> said, I think this is an area where users evolve too.
> For the reasons outlined already in the thread I don't think an
> Android-style "here are all the requests" is as good a solution in practice
> as it seems, and there is a need for continued research as well as
> implementations we can test.
> cheers
> Chaals
> On Fri, Feb 1, 2013 at 3:22 PM, Charles McCathie Nevile <
> chaals@yandex-team.ru> wrote:
>> On Fri, 01 Feb 2013 15:16:04 +0100, Florian Bösch <pyalot@gmail.com>
>> wrote:
>> On Fri, Feb 1, 2013 at 3:02 PM, Adrienne Porter Felt <
>> adriennefelt@gmail.com> wrote:
>>> My user research on Android found that people have a hard
>>> time connecting upfront permission requests to the application feature that
>>> needs the permission. This meant that people have no real basis by which to
>>> allow or deny the request, except for their own supposition.  IMO, this
>>> implies that the better plan is to temporally tie the permission request to
>>> the feature so that the user can connect the two.
>> In some circumstances this works, in others, it does not. Consider that
>> not every capability has a UI-flow, and that some UI flows are fairly
>> obscure. More often than not a page will initiate a flurry of permission
>> dialogs up front to get it out of the way. Some of the UI-flows to use a
>> capability happen deep inside an application activity and can be severely
>> distracting, or crippling to the application.
>> If a developer wants to use the blow-by-blow popup dialogs, he can still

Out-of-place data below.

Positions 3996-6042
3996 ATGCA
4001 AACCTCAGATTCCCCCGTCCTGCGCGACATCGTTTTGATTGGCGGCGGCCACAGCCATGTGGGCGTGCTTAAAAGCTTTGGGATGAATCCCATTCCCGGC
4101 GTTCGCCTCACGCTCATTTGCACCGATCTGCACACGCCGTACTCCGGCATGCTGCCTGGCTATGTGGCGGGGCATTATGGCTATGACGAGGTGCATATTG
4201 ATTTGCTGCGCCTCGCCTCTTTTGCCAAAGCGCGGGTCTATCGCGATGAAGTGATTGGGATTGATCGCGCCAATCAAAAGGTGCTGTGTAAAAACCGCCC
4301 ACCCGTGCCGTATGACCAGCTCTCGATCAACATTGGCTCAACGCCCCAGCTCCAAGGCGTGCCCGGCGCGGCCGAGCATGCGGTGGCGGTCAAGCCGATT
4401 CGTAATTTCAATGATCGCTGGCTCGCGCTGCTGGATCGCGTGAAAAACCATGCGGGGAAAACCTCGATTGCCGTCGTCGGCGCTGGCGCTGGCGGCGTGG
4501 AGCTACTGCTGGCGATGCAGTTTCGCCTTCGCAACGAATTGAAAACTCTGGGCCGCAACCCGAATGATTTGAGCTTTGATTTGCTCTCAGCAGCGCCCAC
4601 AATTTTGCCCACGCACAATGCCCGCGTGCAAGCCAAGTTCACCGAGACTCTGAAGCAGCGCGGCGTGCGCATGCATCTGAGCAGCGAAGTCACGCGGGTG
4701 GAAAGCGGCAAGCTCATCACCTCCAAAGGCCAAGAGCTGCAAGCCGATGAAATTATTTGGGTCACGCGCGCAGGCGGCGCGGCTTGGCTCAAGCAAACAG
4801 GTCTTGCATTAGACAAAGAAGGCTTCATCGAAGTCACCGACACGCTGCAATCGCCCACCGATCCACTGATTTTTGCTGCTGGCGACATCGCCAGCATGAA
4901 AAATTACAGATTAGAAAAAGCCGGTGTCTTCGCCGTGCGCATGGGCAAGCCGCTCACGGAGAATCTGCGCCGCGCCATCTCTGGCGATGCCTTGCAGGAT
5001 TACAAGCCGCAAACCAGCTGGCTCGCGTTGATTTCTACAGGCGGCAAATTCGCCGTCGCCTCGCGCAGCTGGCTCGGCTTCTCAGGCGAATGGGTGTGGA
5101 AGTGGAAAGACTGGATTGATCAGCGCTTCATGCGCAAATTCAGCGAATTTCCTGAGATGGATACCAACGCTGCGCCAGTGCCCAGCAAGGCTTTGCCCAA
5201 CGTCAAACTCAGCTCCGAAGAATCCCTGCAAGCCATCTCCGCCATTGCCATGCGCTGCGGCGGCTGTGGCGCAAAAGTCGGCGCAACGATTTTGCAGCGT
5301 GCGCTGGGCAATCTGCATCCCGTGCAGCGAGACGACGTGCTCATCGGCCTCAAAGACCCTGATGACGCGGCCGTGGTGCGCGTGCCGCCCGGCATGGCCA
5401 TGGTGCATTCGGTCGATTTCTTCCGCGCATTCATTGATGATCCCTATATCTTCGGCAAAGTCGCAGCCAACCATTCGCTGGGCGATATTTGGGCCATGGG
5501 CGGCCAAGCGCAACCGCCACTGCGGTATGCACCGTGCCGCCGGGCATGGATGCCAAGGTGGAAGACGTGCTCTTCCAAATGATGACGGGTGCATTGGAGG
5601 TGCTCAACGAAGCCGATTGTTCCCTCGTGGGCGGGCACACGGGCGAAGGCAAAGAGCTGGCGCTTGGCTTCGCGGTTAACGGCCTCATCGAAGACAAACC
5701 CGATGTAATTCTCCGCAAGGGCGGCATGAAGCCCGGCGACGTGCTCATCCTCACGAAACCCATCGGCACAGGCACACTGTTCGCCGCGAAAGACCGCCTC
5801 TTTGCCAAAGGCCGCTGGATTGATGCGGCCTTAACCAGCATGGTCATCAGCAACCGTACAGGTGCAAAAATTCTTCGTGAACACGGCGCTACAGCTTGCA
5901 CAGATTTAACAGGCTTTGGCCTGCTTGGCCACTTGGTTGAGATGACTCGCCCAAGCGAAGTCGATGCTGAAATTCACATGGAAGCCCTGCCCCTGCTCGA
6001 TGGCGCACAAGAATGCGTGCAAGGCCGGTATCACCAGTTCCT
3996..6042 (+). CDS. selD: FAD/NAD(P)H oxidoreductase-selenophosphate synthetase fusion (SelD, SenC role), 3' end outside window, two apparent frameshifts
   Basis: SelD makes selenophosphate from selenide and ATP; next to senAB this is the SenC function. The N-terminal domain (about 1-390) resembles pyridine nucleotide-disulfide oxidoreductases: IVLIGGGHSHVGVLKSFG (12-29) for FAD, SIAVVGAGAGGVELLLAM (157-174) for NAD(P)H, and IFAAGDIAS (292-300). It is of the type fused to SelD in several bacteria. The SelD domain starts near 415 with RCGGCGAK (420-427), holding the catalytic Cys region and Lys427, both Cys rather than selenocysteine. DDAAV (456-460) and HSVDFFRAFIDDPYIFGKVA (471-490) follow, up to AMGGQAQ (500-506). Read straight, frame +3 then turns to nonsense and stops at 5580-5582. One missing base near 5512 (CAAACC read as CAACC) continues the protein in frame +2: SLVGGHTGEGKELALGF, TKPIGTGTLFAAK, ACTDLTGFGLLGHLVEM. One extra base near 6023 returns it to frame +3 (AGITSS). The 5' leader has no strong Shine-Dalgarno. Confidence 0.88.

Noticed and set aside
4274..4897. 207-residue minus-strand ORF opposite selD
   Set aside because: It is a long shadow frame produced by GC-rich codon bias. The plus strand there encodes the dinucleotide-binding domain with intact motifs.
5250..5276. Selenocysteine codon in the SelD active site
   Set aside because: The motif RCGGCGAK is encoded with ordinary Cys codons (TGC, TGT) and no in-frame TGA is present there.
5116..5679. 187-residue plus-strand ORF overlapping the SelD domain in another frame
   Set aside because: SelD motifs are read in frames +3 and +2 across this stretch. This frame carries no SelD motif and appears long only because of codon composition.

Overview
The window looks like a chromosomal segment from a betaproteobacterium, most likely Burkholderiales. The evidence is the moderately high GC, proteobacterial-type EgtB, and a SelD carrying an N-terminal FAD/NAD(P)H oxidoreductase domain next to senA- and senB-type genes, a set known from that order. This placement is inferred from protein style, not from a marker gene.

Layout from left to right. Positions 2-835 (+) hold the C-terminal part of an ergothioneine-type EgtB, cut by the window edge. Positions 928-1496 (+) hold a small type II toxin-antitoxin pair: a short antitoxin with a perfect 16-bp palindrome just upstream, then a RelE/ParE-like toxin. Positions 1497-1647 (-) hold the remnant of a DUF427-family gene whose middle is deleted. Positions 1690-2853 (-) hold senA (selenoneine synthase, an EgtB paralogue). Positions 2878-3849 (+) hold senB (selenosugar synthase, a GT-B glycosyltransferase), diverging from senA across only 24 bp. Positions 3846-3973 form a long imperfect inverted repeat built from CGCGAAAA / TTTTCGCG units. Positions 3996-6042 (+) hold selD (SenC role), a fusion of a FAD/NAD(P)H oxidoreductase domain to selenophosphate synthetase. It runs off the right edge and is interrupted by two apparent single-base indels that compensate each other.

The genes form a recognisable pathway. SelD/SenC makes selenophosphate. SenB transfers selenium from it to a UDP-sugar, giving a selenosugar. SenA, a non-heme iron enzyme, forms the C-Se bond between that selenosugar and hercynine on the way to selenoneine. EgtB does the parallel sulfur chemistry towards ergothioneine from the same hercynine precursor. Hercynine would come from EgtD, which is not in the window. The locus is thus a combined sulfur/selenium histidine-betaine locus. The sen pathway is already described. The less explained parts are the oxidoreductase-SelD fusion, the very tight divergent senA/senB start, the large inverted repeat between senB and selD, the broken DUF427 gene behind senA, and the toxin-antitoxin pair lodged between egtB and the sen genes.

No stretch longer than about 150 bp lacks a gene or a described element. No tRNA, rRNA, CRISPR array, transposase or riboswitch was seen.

>> do so by simply not calling an API to get done with the business up front.
>> But for those who know their application will not work without features X,
>> Y, Z, A, B and C there is no point. They already know their app is not
>> going to work. They already know they would have to pester the user 6 times
>> with successive popups. They already know that they will severely distract
>> the user or cripple themselves by making the user click trough 6 popups
>> whenver it becomes necessary. They already know that 80% of their users
>> will quit their page after the 3rd popup asking random questions. Why
>> should there not be a way to prevent all that from happening?
>> The stock answer (and I think it is too glib, and we should be thinking
>> harder about this) is
>> "because those who just want the user to agree to give away their
>> security and privacy will be able to rely on permission fatigue. Which they
>> can create, by getting sufficient users to download versions of popular
>> stuff that requests unreasonably complicated permissions. So consolidating
>> everything will make the system effectively useless".
>> cheers
>> Chaals
>> --
>> Charles McCathie Nevile - Consultant (web standards) CTO Office, Yandex
>> chaals@yandex-team.ru Find more at http://yandex.com
> --
> Charles McCathie Nevile - Consultant (web standards) CTO Office, Yandex
> chaals@yandex-team.ru Find more at http://yandex.com
Received on Saturday, 2 February 2013 09:07:39 UTC